“I’ve done a bit of forging and pressing,” Ransom said. “But only light metalwork. Nothing so difficult as what a blacksmith does.”

“What kind of metalwork?”

He straightened one of the frames on the wall. “Locks and keys, mostly. I apprenticed for a prison locksmith as a boy.” Without looking at her, he added, “My father was a turnkey at Clerkenwell.”

Most prisons, including Clerkenwell, were unsanitary, hazardous, and crowded, as it was believed they should have a deterrent atmosphere. In her opinion, no boy should have been allowed to work under such conditions.

“A dangerous place for a child,” she commented.

His shoulders hitched in a shrug. “It was safe enough, as long as I heeded the rules.”

“Did you have brothers or sisters?” she asked.

“No. I was an only child.”

“So was I.” Although Garrett rarely volunteered personal information, she found herself continuing, “I always wanted a sister. My mother died when I was born, and my father never remarried.”

“He was a constable in E division, aye?”

Garrett looked up at him quickly. “Yes. How did you know that?”

“I read it in the newspaper.”

“Oh. Of course.” She made a little face. “Reporters insist on portraying me as a curiosity. Rather like a talking horse.”

“You’re an unusual woman.”

“Not really. Many thousands of women have the minds and temperaments to practice medicine. However, no medical school here will admit a female, which is why I had to study and train in France. I was fortunate to become certified before the British Medical Association closed the loopholes to prevent other women from doing the same.”

“What did your father say about it?”

“At first he was against the idea. He thought it indecent for a woman to have such an occupation. Viewing unclothed people, and so forth. However, as I pointed out to him, if we’re made in God’s image, there can be nothing wrong with the study of the human body.”

“And that changed his mind?”

“Not entirely. But when he saw the opposition I faced from friends and relations, it put him on his mettle. He can’t bear anyone telling me what I can’t do, and so he decided to support me.”

Amusement tugged at Ransom’s lips as he came to stand beside her. A shadow of whisker grain was visible beneath the close-shaven skin. His complexion was clear and fair, a striking contrast to his rich dark hair.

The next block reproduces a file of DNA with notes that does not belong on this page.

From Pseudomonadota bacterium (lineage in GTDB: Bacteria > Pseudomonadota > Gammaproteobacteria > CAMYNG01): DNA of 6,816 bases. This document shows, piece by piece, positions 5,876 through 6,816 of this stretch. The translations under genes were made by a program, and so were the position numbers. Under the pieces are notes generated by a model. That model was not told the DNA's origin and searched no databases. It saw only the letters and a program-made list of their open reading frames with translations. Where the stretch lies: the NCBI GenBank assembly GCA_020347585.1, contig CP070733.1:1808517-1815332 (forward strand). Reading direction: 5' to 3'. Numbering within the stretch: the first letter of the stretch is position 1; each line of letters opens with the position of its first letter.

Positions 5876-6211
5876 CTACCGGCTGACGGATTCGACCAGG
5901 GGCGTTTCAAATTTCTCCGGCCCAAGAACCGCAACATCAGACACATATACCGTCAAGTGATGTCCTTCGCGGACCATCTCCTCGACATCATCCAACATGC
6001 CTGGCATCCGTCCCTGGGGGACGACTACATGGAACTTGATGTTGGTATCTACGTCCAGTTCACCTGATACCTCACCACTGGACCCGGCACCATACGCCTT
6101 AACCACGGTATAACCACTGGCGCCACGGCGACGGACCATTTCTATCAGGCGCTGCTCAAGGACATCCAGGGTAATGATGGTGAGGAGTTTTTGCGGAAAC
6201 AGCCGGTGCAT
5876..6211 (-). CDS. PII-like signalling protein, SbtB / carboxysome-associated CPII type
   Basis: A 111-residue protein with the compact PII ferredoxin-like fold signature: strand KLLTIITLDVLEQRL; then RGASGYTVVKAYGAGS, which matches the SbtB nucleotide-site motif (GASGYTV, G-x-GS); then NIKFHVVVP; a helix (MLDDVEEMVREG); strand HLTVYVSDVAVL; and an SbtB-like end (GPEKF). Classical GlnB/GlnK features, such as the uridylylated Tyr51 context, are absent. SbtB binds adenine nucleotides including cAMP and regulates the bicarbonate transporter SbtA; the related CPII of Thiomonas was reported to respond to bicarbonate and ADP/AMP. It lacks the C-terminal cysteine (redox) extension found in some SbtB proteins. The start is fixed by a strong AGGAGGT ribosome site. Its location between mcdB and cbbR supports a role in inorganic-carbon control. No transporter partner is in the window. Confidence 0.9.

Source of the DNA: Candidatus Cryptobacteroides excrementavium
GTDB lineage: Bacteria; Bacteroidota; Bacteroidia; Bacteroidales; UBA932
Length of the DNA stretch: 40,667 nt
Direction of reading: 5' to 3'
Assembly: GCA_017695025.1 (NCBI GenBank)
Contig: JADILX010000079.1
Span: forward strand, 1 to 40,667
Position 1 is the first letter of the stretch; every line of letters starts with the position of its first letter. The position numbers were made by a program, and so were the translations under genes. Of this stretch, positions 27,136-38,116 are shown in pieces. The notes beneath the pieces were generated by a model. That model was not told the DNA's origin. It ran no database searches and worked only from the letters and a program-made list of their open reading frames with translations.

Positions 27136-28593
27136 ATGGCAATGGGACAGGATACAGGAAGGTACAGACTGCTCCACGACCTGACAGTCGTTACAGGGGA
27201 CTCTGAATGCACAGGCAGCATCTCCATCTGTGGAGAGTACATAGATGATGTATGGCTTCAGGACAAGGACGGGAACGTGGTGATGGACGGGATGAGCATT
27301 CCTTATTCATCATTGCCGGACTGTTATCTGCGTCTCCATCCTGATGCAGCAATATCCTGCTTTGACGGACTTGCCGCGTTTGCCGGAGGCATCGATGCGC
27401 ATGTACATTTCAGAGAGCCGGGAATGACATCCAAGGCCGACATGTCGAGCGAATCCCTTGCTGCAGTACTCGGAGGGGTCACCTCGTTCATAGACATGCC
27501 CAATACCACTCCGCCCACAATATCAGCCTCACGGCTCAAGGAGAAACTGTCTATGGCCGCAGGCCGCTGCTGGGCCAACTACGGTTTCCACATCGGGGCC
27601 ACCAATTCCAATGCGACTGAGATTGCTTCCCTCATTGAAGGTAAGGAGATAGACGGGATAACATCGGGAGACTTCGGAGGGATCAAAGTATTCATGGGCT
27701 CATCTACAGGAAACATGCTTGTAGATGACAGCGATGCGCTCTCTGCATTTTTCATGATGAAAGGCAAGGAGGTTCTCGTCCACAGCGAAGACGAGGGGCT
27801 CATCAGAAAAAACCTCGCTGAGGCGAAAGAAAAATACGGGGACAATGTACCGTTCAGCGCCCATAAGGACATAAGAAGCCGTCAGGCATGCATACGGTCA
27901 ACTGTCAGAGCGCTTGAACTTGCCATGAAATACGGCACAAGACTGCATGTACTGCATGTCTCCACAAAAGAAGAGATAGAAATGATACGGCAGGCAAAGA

Slowly he reached out to take the cane from her. “We won’t need this for now.”

Garrett nodded, while a pulse tapped in her wrists, throat, the backs of her knees. “Shall I remove my gloves?” she asked, trying to sound businesslike.

“If you like.” Ransom set the cane on the floor, along the wall, and turned toward her. “This will be easy for you,” he said gently. “You might even enjoy it. In a few minutes, I’ll let you throw me to the floor.”

That startled a laugh from her. “You’re twice my size. How could I do that?”

“I’ll show you. But first we’ll start with something simple.” He waited until she tossed her gloves aside. “Do you remember what I said about the most common way women are attacked?”

“They’re choked from the front.”

“Aye. Usually against a wall.” Carefully he took Garrett’s shoulders and guided her backward until she felt her shoulder blades touch the hard surface. His big hands lifted to her throat, the fingers strong enough to bend copper coins. A frisson of alarm chased down her spine, and she stiffened.

Ransom let go instantly, his brows drawing together with concern.

“No,” Garrett assured him hastily, “I . . . I’m perfectly all right. It’s just that I’ve never had someone take me by the throat before.”